Monthly Archives: January 2012

King of my weeknd

Fact: Well before Pitchfork was raving about it, I really dug “Initiation”, from The Weeknd’s final 2011 mixtape, Echoes Of Silence. Here’s the proof:

There’s a profoundly alien quality to the song, with its chopped-up beat, haunting and fragile synth stabs, disembodied background vocals, and, most significantly, that deranged vocal lead. The track’s producer, DropxLife, is probably the man behind the unique effect, which modulates Abel Tesfaye’s voice in such a way that it simultaneously oscillates in pace and pitch. It’s totally mad, and fitting with the mood of the piece.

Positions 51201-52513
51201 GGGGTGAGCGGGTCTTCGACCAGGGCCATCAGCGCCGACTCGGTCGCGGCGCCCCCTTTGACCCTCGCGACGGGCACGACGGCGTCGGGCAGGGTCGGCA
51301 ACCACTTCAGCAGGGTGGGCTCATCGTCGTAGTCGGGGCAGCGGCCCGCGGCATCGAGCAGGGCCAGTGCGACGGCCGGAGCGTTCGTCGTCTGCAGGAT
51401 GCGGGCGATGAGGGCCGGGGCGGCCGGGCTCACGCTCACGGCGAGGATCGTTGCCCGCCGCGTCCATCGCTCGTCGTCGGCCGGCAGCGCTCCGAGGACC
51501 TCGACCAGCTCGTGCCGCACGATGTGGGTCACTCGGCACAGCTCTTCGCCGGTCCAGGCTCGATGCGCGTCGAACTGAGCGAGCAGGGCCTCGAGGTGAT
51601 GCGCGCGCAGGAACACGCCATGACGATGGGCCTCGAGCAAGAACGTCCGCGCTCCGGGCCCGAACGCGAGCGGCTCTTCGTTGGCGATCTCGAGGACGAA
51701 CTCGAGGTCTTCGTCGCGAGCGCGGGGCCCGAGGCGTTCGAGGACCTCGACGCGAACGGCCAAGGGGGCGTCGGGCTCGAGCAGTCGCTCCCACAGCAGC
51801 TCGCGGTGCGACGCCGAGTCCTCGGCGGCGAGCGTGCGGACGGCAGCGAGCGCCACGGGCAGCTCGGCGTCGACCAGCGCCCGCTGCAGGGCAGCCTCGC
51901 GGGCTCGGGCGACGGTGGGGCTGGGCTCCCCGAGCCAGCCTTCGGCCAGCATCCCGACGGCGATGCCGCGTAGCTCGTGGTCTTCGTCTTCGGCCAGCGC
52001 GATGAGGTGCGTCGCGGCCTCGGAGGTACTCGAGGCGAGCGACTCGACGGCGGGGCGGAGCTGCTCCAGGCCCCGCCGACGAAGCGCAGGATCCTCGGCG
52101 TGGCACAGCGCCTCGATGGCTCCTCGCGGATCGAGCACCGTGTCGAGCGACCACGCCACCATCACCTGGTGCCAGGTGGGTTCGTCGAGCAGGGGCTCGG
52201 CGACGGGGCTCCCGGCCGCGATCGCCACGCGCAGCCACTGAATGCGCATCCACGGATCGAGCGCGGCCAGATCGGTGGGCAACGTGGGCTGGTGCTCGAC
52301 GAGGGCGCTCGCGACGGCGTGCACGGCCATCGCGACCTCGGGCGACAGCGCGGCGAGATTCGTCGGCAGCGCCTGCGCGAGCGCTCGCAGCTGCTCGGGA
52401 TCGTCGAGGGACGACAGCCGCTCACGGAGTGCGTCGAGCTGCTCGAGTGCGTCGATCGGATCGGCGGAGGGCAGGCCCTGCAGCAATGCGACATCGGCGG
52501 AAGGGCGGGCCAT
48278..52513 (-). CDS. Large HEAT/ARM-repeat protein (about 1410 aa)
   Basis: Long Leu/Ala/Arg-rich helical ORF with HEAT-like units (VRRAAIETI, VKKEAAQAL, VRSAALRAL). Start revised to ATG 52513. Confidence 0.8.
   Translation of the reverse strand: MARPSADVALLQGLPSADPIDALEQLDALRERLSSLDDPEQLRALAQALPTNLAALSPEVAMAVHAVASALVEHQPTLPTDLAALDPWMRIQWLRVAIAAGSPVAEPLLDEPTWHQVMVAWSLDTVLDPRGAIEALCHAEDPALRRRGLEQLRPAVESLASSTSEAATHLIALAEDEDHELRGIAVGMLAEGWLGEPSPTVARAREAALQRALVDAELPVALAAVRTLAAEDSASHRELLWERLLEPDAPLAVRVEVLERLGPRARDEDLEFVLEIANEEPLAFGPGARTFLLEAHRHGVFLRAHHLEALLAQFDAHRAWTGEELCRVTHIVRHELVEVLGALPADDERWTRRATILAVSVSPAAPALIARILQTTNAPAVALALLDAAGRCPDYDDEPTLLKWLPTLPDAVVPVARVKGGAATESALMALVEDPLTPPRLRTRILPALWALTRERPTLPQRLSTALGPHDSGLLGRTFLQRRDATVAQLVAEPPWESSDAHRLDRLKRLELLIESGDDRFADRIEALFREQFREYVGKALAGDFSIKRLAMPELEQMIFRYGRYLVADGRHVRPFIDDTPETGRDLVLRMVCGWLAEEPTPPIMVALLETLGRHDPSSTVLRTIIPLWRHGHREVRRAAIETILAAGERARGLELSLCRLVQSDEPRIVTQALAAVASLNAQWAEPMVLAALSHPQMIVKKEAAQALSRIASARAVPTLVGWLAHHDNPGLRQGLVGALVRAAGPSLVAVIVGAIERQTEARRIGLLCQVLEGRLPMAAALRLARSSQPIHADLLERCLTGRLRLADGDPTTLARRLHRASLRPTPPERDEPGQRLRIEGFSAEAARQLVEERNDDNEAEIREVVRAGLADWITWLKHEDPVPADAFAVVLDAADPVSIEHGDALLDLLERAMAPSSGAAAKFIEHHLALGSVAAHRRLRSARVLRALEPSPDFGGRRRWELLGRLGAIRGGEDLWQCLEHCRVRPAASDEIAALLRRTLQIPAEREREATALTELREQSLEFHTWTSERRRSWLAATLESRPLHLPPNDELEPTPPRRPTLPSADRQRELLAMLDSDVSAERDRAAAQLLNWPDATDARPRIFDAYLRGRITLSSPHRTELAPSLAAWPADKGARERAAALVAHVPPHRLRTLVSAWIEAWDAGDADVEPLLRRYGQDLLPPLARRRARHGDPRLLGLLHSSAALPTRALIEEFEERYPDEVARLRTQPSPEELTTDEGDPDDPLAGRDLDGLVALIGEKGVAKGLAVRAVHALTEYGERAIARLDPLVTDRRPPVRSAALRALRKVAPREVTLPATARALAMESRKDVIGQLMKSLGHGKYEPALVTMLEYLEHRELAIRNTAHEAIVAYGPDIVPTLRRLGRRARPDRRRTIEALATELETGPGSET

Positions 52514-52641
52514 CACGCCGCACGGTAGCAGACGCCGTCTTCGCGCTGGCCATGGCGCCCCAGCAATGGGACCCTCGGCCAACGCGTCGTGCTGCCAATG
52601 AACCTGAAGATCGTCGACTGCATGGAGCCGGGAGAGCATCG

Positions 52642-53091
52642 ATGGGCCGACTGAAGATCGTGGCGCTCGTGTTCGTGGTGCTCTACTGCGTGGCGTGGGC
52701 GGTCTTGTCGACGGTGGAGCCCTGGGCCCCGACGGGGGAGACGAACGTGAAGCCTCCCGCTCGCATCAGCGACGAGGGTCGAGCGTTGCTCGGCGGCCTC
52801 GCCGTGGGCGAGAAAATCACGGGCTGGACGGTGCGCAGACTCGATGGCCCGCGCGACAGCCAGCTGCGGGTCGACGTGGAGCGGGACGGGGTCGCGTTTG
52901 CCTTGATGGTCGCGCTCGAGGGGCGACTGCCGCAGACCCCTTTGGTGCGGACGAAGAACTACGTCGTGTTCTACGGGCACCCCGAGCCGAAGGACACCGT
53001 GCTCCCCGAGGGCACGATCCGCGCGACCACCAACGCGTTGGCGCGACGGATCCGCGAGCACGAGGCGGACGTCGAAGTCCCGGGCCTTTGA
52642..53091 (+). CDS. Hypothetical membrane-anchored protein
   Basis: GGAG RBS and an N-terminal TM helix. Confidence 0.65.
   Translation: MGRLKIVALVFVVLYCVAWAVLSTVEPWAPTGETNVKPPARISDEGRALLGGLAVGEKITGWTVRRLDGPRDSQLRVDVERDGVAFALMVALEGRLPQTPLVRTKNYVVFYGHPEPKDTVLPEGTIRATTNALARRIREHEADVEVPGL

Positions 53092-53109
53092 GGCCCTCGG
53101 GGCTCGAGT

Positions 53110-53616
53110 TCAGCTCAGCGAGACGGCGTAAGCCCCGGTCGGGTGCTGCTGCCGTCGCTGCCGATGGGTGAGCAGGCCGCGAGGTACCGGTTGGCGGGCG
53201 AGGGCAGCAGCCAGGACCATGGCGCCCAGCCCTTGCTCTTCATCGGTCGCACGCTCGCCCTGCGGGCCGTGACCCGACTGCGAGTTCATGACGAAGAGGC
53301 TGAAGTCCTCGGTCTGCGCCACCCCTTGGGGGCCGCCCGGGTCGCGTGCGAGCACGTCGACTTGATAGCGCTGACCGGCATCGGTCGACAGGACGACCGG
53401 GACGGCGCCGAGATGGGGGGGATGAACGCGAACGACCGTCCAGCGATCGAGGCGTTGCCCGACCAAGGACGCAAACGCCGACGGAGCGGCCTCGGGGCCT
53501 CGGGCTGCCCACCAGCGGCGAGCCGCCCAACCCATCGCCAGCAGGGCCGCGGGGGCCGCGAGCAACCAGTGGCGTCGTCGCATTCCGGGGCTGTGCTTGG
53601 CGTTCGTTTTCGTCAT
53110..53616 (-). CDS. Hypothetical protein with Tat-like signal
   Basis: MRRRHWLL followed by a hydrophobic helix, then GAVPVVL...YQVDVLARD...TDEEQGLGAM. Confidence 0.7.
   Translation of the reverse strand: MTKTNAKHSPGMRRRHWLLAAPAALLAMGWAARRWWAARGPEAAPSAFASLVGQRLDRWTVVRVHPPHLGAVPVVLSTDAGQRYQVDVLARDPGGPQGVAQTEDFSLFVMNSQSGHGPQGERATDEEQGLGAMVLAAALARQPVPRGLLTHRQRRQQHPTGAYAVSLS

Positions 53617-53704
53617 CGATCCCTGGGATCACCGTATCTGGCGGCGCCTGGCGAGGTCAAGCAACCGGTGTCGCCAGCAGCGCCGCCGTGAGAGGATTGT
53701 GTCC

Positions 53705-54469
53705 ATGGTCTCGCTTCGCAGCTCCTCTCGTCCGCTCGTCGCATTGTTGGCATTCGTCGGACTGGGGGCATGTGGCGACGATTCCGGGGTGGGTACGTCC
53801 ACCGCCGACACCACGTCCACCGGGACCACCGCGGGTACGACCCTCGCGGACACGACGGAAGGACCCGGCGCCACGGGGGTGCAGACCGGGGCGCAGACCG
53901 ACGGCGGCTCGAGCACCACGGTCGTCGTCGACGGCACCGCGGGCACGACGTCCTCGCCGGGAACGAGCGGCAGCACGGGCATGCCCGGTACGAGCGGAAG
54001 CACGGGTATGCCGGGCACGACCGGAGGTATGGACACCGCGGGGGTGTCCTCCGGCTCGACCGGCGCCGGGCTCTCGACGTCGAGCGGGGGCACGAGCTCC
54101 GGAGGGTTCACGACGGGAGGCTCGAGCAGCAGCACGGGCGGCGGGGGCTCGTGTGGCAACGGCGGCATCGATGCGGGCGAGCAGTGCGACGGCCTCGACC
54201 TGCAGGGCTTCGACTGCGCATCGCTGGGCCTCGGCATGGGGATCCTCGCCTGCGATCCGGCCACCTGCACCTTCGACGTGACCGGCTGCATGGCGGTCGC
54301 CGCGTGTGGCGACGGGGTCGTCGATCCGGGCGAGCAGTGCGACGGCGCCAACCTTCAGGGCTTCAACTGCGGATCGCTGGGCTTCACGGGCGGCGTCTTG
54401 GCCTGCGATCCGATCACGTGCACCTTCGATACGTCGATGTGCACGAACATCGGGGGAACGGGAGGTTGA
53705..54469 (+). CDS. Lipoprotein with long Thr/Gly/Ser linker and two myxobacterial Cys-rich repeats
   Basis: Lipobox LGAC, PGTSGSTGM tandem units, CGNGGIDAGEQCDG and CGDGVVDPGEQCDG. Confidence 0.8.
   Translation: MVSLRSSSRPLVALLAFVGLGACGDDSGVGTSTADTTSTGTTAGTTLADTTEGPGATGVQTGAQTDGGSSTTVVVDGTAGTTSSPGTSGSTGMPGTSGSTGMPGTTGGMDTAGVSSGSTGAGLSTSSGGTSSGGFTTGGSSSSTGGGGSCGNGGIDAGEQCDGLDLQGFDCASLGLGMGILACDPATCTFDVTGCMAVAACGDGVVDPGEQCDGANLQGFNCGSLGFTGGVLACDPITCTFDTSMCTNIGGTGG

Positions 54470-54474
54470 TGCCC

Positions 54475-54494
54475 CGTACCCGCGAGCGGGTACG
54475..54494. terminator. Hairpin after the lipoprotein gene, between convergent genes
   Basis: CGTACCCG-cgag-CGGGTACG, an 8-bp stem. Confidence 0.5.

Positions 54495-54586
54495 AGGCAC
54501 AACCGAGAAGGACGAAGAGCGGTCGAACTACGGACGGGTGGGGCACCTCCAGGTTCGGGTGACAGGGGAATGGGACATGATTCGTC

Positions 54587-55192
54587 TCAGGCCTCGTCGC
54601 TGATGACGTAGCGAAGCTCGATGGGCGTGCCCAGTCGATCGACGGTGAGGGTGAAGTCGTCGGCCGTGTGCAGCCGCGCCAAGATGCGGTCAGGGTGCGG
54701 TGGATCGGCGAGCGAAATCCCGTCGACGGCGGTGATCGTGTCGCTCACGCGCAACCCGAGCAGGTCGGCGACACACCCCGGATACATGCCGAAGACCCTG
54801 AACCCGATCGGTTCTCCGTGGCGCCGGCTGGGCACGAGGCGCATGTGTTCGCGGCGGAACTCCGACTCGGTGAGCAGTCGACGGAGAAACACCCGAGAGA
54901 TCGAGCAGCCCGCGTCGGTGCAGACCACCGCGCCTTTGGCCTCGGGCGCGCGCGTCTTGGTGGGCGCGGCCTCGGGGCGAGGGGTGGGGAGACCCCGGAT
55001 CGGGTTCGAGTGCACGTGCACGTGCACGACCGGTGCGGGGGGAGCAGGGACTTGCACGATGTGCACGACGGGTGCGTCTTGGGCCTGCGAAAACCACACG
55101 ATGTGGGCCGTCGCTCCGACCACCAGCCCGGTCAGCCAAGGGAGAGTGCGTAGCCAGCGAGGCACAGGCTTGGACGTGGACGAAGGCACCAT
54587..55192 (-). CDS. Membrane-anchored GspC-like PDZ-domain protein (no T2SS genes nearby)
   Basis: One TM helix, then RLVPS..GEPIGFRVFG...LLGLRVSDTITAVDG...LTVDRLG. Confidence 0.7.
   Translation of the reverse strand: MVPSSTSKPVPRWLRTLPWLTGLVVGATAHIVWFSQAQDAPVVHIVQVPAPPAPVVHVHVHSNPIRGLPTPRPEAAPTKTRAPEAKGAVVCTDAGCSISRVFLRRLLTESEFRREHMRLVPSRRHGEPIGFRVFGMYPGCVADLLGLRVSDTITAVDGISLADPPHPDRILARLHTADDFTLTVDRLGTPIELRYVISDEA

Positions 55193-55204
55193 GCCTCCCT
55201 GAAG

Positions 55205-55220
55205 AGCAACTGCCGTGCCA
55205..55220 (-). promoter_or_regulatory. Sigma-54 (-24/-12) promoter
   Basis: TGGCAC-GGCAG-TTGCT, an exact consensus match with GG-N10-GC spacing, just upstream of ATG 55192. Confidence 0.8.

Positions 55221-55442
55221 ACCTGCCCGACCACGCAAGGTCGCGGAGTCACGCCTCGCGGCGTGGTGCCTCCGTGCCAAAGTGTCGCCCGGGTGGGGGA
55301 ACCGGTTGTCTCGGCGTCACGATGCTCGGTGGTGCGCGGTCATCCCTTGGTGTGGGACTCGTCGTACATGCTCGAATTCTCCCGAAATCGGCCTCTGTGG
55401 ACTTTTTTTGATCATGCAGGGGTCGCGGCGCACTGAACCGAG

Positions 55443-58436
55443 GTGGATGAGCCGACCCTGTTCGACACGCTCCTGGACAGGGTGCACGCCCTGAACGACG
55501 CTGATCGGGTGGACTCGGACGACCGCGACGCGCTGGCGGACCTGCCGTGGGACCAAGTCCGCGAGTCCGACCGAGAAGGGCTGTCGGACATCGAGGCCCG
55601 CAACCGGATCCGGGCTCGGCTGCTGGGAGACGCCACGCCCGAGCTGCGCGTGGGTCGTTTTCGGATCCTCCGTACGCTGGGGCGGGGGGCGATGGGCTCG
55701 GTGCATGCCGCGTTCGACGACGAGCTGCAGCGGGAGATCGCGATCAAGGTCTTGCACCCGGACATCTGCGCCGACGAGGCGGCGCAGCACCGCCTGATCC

What it really reminds me of, stylistically, is Wamdue Project’s “King of My Castle“. Upon its release in 1997, right at the vanguard of dance-music-as-pop-music (see Now That’s What I Call Music! 44 for further evidence), the song struck me as essentially ego-free and faceless, in spite of it being narrated in the first-person. It’s a perfectly-sculpted composition—witness the occasional chilling flute which pops up now and again—which summons a very particular mental picture. I think of a deserted warehouse, with the anonymous vocalist solemnly intoning his or her (again, like with Tesfaye, gender becomes interchangeable) maxim. And “Initiation” deals in the same palette. It’s remarkable.

This is one of my all-time YouTube all-stars: TV On The Radio, who once brought experimental noise rock to the indie kids, playing “Love Dog”, live on French TV. The moment at 4:05 when the late Gerard Smith beams in this unearthly, haunting synth patch is just unreal.